The Moving Sidewalk

On Monday night I experienced the strangest sensation. I had just gotten home from a fun activity and was deciding what to do next. As I considered my various options I couldn’t help but think about one of the views I had seen just minutes earlier. I was high up in the mountains and had a panoramic view of peaks stretching toward the night sky. Their edges were softened by clouds that glowed in starlight. The moon hovered somewhere in the background and cast an eerie glow on the snow. The sky couldn’t decide if it was gray, blue or black and each muted hue was very much alive. Everywhere I looked the landscape took turns reflecting and swallowing the light. The friends I was with couldn’t help but notice the beauty. I might not have noticed because I was watching my feet to be sure I wouldn’t slip on icy pavement. Someone even said it looked like an illustration from a children’s book. I couldn’t have agreed more.

Somehow, someway I was so pressed to put one foot in front of the other I couldn’t make myself slow down. A mysterious force drove me forward and I allowed myself to think, “Eh, this’ll still be here tomorrow.” In other words, “Why stop and look around when I would just be slowing everyone down? I’ve seen this before and I’ll see it again.” As I sat and thought about this in the warmth of my apartment I wondered if I could get back up there again but then I realized it was getting late and I’d better be off to other things. A few hours later I was trying to fall asleep and it hit me. That strange driving force that keeps pushing me no longer how much I want to stay still feels very much like a moving sidewalk. Moving sidewalks are fantastic in airports but those usually only last so long. This moving sidewalk that I’ve been thinking about is much more like a ride I can’t get off no matter how much I’d like to.

I feel like the closest approximation to this sidewalk sensation is the “tick, tock, tick” of time. I think about time a lot and how much our culture values punctuality and the worth of a minute, hour, or day. It can be easy to calculate our hourly rate and use it as a measure of our personal value. Even if we wanted to escape the influence of time, we’d most likely find it to be difficult. Every electronic device seems to come with a clock and let’s not even mention how attractive watches can be. (I’ll be the first to admit I have a weakness for Fossil watches.) My life runs on a pretty regimented schedule (in fact I’m stressing out right now because I know I’m not going to be asleep by midnight) and I feel like having a routine keeps me sane. On the nights when my body does not cooperate with my schedule (and there have been many lately) I writhe in frustration because I know I have to fall asleep or I’ll be out of it the next day. It must be because I know how detrimental a poor night’s sleep is for me.

Setting sleep (and the lack thereof) aside, even the most relaxing vacations seem to be dominated by time. I’ve been on two really great seven night cruises and although each day I was free to do whatever I wanted, I couldn’t help but think, “Only five days left… Only four days left…” Much like the powerful engines that drove our ship forward, the moving sidewalk kept me gliding along. It wouldn’t have mattered if I was on a rocky mountain road or the smooth Caribbean Sea. I have a hard time allowing my desire to have fun outweigh the constant countdown of how much fun is left. As dread wells within me I find it is best to completely ignore the fact that my fun days are numbered. Inevitably I can’t help but count how many hours are left.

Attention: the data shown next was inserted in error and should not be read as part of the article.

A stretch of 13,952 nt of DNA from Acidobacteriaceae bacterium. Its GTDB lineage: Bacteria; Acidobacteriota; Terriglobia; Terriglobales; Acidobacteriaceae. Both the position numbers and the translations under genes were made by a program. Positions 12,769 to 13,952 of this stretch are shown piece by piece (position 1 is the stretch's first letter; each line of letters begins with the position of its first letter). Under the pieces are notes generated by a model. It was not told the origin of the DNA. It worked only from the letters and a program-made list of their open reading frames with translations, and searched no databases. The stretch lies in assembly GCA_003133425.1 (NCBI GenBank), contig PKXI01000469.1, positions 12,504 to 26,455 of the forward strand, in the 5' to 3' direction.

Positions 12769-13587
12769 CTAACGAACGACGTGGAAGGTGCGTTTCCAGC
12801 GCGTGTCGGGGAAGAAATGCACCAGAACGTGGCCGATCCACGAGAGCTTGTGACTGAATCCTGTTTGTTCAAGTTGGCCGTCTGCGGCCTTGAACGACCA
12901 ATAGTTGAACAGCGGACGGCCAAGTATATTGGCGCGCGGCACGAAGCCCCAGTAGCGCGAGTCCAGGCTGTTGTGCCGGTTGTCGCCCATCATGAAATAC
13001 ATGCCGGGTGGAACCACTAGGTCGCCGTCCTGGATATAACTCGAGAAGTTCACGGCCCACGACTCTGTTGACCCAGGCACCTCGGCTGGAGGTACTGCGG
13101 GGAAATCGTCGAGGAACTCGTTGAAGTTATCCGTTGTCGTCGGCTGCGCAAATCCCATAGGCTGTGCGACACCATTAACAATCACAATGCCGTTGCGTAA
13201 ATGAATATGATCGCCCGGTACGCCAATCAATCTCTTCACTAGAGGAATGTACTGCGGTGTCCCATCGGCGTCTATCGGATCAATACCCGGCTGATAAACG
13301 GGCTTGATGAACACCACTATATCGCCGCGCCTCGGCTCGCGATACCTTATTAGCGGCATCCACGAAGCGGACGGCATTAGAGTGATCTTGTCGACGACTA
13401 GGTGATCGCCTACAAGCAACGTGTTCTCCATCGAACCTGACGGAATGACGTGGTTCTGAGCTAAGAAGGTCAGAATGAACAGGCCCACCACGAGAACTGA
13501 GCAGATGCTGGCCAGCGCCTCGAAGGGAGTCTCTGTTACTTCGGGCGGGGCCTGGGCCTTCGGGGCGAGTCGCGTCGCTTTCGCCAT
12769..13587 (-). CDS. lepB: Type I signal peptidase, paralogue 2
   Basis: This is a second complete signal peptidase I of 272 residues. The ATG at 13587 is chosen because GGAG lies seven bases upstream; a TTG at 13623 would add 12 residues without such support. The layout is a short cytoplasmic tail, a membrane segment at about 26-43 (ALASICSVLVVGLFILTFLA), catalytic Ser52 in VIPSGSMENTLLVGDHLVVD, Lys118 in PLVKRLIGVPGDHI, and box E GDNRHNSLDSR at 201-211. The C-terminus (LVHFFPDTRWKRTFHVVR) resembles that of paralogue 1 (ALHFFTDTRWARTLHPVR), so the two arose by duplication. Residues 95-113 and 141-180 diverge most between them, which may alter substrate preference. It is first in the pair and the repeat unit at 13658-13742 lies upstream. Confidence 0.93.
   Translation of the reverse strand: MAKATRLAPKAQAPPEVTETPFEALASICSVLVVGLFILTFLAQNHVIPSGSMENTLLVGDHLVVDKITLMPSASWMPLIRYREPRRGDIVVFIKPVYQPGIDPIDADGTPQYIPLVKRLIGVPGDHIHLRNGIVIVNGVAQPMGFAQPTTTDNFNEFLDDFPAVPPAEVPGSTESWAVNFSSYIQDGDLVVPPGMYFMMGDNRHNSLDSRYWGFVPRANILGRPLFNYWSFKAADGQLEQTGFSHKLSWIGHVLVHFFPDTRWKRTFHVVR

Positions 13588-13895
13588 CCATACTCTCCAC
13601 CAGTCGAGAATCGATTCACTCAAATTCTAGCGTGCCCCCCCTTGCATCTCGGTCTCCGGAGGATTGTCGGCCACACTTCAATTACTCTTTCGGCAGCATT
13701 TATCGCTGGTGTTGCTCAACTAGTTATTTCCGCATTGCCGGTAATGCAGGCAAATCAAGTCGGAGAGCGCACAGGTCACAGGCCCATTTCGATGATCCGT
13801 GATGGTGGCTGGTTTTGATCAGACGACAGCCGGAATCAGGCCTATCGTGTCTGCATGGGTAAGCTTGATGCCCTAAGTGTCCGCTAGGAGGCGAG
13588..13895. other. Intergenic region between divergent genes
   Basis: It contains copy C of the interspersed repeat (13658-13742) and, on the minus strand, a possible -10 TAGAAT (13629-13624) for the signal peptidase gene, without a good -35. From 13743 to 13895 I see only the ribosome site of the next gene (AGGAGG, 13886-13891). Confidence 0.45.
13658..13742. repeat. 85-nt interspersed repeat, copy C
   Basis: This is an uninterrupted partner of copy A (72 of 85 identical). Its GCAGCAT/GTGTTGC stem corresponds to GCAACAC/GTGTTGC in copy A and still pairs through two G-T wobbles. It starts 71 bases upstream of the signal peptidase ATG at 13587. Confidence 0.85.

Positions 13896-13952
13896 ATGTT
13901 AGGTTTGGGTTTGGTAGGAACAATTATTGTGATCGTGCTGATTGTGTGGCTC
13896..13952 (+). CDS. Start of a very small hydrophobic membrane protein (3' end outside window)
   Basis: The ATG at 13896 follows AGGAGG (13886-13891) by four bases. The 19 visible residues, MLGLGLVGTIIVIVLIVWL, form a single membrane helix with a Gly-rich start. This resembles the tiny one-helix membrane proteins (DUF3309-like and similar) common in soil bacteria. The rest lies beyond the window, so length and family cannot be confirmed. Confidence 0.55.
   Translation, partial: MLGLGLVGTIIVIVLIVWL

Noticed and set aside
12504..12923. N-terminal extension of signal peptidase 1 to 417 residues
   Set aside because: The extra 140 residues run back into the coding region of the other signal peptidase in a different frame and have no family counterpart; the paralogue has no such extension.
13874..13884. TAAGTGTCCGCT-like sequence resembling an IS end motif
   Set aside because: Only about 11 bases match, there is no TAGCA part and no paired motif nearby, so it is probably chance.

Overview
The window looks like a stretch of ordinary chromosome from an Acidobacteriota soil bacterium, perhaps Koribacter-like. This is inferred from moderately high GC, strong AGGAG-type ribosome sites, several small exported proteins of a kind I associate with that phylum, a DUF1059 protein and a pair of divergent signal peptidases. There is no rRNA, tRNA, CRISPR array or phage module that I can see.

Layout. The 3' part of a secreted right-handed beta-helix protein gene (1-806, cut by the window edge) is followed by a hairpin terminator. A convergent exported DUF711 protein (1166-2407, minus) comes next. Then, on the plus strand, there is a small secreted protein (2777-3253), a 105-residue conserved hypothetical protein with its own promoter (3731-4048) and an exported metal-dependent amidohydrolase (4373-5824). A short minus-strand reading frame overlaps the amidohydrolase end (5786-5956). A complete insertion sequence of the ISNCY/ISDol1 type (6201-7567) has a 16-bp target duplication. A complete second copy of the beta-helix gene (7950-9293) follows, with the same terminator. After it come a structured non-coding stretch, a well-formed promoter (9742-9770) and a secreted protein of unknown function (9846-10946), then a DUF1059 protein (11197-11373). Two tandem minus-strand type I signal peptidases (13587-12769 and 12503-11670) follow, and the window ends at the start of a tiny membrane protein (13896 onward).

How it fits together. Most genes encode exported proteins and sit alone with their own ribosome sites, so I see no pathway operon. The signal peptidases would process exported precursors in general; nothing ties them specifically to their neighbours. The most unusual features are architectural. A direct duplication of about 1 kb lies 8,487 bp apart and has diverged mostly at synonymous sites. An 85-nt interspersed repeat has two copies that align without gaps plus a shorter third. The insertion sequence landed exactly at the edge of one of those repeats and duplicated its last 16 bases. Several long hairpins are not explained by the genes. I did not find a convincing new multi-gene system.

Typing out these thoughts is making me realize I’m super stressed out. It could just be the end of a hard week but I really think this is my outlook on life. Amazing things happen constantly and it is hard not to let memories slip away as time passes. No matter how hard I try to hold onto even the best memories, a few manage to escape my fingers and slide over the handrail. I turn back and look but the moving sidewalk keeps rolling. I promise myself, “I’ll remember,” but the memories only get further away. Luckily they rarely seem lost forever. Family members, friends and familiar faces always jog my memory and I often laugh out loud when long forgotten moments come racing back. Sometimes I just sit and reflect on the past but even in these still moments, the moving sidewalk is inching me ever onward.

A few days ago I wondered if there was a way to beat the sidewalk. I think the people who try the hardest find themselves living in the past. Reaching for past glory, longing for vitality, and aching for simpler times is an exhausting endeavor. It’s like making a 180-degree turn on a moving sidewalk: now you’re on a treadmill. While it can be tempting to march backwards, you’ll be taking three steps backward for every two steps forward. You will still turn a new age every 365 days and responsibility will continue to accumulate on your shoulders. The only difference will be your perspective. Although I might not like the moving sidewalk and I’ll always be looking for the point at which I can get off, I think it’s much better to face the future and hold on for the ride.